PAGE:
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The Rules Change

In a talk at the beginning of the term in September 1931, Dean E.J. Parr explained a new set of guidelines for male student behavior. "You will not be treated as children," he said, pointing out that Ferris Institute students were expected to have a stronger sense of responsibility than is usually possessed by those in high school. His guidelines were:

  1. Be in your seat for roll call at 7:55 every morning. Noon roll call was discontinued last summer and will not be used again if full cooperation is given in the morning.
  2. Classes may be changed or dropped only with permission of the instructor and the head of the department.
  3. All class programs must be filed with Registrar Baker.
  4. Excuses from roll call or absences from classes may be granted by the President, but an accurate record of these is kept for reference with outside recommendations requested.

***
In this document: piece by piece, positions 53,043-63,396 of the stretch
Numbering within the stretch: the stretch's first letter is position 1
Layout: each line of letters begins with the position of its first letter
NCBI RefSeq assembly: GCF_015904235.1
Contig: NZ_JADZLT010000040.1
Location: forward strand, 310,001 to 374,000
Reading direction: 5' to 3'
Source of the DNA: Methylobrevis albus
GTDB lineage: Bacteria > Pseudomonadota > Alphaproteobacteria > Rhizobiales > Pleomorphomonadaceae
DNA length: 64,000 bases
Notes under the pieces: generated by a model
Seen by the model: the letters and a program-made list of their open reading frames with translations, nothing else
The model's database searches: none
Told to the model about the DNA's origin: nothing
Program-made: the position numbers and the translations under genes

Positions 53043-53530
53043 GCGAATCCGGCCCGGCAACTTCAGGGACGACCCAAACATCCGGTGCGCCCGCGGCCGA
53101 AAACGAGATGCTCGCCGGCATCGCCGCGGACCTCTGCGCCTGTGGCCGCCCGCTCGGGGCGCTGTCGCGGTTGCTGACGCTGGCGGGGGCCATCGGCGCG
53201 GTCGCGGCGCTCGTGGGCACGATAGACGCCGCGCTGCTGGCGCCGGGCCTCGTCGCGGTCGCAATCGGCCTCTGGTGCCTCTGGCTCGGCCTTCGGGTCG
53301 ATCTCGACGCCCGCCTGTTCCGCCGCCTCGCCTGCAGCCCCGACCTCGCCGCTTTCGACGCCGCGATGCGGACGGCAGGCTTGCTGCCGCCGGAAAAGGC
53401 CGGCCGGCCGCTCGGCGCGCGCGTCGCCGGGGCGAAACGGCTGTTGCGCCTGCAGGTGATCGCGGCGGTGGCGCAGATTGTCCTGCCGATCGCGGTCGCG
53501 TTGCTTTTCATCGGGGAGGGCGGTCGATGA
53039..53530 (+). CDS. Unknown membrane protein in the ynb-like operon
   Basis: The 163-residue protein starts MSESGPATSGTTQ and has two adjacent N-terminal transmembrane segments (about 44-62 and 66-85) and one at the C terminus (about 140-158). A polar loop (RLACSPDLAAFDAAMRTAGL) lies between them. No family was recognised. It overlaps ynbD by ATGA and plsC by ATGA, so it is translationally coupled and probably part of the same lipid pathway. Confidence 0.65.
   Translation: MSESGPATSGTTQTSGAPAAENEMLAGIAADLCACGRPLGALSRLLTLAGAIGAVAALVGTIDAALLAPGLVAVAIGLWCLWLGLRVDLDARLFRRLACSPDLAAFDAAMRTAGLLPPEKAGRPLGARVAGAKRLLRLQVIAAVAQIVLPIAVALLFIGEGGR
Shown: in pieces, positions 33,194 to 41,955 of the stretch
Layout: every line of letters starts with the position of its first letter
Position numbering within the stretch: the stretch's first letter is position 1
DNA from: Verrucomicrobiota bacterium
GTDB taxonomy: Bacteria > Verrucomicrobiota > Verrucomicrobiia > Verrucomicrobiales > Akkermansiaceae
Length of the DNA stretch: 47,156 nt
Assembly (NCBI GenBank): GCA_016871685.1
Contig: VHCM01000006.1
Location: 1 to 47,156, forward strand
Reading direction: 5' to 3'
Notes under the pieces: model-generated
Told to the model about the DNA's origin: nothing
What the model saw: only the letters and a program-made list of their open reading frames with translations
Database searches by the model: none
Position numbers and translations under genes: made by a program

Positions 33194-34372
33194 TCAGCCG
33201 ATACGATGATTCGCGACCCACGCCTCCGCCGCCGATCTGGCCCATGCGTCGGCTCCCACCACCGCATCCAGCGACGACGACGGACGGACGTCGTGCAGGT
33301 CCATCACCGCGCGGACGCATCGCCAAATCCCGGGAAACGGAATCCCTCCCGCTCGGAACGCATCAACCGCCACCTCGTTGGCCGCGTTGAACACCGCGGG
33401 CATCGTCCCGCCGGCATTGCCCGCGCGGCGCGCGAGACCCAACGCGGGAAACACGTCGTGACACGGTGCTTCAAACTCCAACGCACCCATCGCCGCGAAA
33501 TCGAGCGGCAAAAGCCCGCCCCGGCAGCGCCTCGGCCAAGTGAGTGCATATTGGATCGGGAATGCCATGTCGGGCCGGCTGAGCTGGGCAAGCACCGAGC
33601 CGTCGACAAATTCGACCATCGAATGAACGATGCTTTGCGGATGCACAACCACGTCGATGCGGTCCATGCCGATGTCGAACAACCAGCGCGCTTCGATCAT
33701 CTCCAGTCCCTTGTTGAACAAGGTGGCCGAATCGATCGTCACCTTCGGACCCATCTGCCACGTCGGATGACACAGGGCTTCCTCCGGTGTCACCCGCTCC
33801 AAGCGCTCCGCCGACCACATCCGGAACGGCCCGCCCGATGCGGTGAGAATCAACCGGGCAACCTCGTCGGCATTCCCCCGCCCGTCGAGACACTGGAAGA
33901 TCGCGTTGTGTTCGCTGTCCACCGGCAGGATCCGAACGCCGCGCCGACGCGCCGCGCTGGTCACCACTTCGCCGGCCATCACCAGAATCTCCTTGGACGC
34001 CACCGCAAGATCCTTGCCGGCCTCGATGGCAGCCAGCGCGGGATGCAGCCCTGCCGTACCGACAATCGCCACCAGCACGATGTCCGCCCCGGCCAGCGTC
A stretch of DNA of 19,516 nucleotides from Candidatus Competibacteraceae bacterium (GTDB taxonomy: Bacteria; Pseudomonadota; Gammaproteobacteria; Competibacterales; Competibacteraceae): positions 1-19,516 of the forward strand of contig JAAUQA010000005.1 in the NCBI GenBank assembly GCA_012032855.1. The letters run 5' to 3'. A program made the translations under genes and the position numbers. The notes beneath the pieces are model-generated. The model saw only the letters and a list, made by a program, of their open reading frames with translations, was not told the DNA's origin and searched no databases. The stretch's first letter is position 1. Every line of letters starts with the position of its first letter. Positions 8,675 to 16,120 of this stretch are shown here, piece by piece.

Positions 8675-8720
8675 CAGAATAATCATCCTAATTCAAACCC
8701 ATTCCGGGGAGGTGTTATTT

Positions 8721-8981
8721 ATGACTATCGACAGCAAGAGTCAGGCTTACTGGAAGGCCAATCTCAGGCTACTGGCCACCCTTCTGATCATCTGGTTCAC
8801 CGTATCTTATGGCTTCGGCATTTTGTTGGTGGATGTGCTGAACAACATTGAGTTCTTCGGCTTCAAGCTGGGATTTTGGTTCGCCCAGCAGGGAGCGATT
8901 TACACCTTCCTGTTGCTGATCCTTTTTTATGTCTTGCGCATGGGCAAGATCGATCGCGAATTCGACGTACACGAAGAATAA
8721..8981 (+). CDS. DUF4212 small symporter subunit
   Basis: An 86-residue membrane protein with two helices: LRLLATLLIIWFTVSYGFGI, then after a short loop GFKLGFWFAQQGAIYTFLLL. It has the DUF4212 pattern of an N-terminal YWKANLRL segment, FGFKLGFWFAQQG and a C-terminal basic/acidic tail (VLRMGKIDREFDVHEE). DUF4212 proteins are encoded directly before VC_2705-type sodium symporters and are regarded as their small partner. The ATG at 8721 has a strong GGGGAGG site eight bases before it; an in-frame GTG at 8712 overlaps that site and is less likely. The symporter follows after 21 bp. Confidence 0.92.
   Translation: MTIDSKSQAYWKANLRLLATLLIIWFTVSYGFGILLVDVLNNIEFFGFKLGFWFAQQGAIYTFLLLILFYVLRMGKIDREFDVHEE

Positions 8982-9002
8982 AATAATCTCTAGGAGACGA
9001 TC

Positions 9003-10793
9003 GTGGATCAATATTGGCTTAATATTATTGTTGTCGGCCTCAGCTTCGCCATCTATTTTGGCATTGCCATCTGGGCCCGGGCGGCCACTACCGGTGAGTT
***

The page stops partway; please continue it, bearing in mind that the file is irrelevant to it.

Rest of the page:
5. Habitual absences or tardiness will not be tolerated and will result in suspension.
  6. No smoking will be allowed on the campus except during certain school parties when a smoking room will be furnished.
  7. All students are urged to consult their instructor for personal help.

Things were indeed forging ahead as far as student conduct codes were concerned.

At the same time regulations for women students were revised following a pattern used by other colleges and universities. The purpose of the girls' regulations was to assure parents that some effort was being made to supervise the life of the girls outside of school hours and to provide some uniformity of rules among householders.

"No smoking will be allowed on campus except during certain school parties."

Girls were to be in their rooms by 9:30 p.m. on Monday, Tuesday, Wednesday and Thursday. Any absence from their rooms after that time was by special permit. If a girl was reported by the faculty to be doing unsatisfactory work, her evening privileges were suspended.

The time limit for Friday, Saturday and Sunday evening was 11:30 except for dancing parties held under the auspices of the school, or other dancing parties approved by the "Executive Board" of the school.

The girls might entertain "gentlemen friends" on the first floor of their rooming houses in a suitable room provided by the householder. It was suggested that the gentlemen leave by 10:30 p.m. as a courtesy to the householder.

Permission for absence from town over weekends was granted by a "Girls' Committee."

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